Word count: 499
Summary: Ed wants to admit his feelings, but he's afraid she doesn't feel the same way.
Ed had been through a lot in his life.
But saving the world wasn’t nearly as hard as trying to admit his feelings for Winry.
He knew it was normal to take notice of someone, particularly a beautiful, smart girl like her. He wasn’t ashamed of his feelings, but he couldn’t let her know about them.
Winry had given no indication that anything had changed between them. She treated him like she always had—like family.
That was why he said nothing when the chatter of Resembool turned to the fall barn dance. For anyone around their age, it was a chance to take someone with them—on a date.
“You should ask Winry,” Al mentioned to Ed one night. “Everyone knows. Just man up and do it.”
Ed growled at his brother, but he did think on the idea.
But he couldn’t get up the courage to say it. Sometimes Al—or Winry, would bring up the dance. Winry asked if he thought about going, and he’d mutter maybe, but would stop at that. She’d leave in a huff, and Al would be mad at him for an inexplicable reason.
“If you don’t ask her, someone else will,” Al warned, “She is pretty. Other guys will have noticed.”
Ed couldn’t ignore that. Other guys had noticed. But asking her…that was as good as admitting his feelings. He didn’t know how to do that.
And…what if…she didn’t feel the same way?
Finally, the day of the dance came, and he couldn’t put it off any longer. Winry hadn’t mentioned it all day, and he thought she might’ve resigned herself to not going.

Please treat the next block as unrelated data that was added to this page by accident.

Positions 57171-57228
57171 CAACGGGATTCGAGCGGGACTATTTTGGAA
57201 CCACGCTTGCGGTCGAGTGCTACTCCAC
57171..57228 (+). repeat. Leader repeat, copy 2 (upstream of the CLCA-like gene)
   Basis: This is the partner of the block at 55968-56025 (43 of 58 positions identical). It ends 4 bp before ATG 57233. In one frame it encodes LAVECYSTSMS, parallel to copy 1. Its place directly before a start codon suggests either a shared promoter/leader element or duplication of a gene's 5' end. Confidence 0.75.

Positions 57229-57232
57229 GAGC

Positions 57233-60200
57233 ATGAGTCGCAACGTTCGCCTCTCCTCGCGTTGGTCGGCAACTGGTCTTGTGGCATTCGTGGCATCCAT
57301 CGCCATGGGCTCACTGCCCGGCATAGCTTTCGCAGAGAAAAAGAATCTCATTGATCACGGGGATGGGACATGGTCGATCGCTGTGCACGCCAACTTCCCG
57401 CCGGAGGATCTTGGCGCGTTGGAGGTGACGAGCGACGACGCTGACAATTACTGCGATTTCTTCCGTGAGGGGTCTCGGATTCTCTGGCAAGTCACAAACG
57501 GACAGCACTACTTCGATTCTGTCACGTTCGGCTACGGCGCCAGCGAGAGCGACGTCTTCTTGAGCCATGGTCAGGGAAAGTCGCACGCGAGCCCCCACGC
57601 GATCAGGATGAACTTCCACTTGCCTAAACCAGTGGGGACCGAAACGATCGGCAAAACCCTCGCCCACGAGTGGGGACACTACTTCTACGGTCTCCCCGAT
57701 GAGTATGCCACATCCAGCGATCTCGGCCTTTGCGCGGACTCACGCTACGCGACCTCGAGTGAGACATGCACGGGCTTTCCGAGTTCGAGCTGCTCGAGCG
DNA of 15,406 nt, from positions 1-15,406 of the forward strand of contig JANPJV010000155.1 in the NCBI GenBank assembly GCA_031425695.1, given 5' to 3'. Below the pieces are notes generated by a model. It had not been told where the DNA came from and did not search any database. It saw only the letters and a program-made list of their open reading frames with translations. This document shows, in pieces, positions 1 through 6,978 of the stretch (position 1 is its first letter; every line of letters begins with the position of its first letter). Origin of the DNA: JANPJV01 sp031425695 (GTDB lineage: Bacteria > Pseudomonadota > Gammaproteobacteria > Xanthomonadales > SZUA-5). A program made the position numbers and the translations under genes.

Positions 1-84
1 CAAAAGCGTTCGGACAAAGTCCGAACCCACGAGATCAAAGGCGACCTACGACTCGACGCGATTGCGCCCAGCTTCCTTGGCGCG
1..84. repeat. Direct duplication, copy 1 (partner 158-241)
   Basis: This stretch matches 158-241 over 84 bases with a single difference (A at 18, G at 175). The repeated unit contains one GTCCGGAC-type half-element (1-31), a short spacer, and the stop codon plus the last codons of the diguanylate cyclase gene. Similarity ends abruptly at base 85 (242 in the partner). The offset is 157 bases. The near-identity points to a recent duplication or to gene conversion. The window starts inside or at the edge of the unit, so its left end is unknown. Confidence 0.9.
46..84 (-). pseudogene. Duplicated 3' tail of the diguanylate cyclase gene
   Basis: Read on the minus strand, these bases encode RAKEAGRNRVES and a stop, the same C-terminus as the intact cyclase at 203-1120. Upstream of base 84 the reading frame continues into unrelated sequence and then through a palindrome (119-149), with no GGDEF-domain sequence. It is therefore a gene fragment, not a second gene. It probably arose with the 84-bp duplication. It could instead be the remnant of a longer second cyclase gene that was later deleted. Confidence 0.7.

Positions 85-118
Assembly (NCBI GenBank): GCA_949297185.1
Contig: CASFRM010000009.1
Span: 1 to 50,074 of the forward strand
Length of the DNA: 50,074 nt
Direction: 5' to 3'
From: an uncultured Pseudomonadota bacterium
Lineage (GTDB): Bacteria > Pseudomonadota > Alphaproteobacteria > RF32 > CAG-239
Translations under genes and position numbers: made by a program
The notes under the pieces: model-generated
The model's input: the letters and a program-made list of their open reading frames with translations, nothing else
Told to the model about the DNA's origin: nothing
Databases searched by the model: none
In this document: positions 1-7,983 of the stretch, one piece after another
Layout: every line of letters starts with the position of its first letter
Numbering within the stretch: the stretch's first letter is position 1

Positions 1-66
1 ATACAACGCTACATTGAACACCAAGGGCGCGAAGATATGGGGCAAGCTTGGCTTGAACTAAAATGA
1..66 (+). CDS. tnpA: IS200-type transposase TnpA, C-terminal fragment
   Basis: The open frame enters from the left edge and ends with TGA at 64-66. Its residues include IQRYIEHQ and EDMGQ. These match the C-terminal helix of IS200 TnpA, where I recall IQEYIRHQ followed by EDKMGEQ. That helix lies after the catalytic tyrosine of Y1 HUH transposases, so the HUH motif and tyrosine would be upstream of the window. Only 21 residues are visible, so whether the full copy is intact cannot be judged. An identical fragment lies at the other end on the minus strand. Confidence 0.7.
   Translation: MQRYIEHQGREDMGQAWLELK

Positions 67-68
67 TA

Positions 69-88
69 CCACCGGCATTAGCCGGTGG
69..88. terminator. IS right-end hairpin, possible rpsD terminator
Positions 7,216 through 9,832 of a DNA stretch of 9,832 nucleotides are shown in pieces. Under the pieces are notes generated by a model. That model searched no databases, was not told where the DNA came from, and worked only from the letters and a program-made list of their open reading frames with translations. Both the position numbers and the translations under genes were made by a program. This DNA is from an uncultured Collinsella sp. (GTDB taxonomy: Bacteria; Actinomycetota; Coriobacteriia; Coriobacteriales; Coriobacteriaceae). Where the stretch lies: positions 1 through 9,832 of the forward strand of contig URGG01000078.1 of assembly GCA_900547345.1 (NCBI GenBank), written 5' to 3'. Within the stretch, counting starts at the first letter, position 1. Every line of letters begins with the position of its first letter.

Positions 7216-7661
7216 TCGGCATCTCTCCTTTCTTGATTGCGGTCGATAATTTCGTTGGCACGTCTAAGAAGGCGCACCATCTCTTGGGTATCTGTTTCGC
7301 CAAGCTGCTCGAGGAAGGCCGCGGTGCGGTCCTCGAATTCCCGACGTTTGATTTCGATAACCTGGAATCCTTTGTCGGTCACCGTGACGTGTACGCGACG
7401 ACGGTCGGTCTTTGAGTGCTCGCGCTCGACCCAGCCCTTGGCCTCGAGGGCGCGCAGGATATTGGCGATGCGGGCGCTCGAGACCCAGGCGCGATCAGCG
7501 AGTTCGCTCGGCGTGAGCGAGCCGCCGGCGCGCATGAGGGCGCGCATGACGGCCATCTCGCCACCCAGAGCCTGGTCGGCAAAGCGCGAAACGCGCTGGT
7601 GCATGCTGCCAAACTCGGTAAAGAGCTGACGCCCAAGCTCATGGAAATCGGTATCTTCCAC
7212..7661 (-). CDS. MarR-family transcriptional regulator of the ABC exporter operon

That was it; he’d ask her because he knew she wanted to go, and take her—just as friends! That way, it wouldn’t really be admitting it and she’d be grateful, and she’d say yes and—
He saw her in the hallway, and though he was sweating bullets, he did it. “Winry,” he said. “Do you...Let’s go to that dance. I mean, you wanted to go and I thought maybe we could go—just as friends!—so you could have a good time and—”
But she wasn’t smiling. She didn’t laugh and leap into his arms. “Oh, Ed…” she said, and he felt something inside him shatter. “It’s that…you never…you never asked me and I…I said I would go with the Thatcher boy. He asked me yesterday.”
It felt like a knife had been shoved into his chest.
Even though he felt sick; needles prickling his heart, he didn’t show it. Forcing a smile that was more like a grimace, he said, “Really? That’s great! Have…have a lot of fun.”
And then he turned for his room.
She tried to stop him. “Wait, Ed! You don’t—!” But he had already shut the door.
He knew admitting his feelings to himself would be difficult. He knew trying to admit those feelings to her would be even harder.
But he could have never been prepared for rejection.
I'm gonna write a sequel to this one sometime soon, so keep an eye out for it!